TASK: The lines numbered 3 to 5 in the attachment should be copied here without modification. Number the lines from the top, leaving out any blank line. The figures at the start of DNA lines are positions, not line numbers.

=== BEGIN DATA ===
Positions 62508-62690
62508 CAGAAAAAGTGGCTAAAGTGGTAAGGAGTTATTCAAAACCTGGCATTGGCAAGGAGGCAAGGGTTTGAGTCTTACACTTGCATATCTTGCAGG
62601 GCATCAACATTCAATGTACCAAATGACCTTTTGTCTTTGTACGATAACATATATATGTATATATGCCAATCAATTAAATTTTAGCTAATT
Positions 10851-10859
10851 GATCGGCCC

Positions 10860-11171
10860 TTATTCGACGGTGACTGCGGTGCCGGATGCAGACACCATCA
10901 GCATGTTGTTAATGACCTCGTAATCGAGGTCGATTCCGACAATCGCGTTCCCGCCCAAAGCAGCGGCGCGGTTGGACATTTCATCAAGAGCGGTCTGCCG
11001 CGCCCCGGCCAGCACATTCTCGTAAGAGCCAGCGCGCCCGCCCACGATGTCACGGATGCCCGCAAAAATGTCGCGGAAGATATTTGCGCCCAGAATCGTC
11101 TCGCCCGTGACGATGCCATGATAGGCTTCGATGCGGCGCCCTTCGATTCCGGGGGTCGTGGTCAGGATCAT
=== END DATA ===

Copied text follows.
62601 GCATCAACATTCAATGTACCAAATGACCTTTTGTCTTTGTACGATAACATATATATGTATATATGCCAATCAATTAAATTTTAGCTAATT
Positions 10851-10859
10851 GATCGGCCC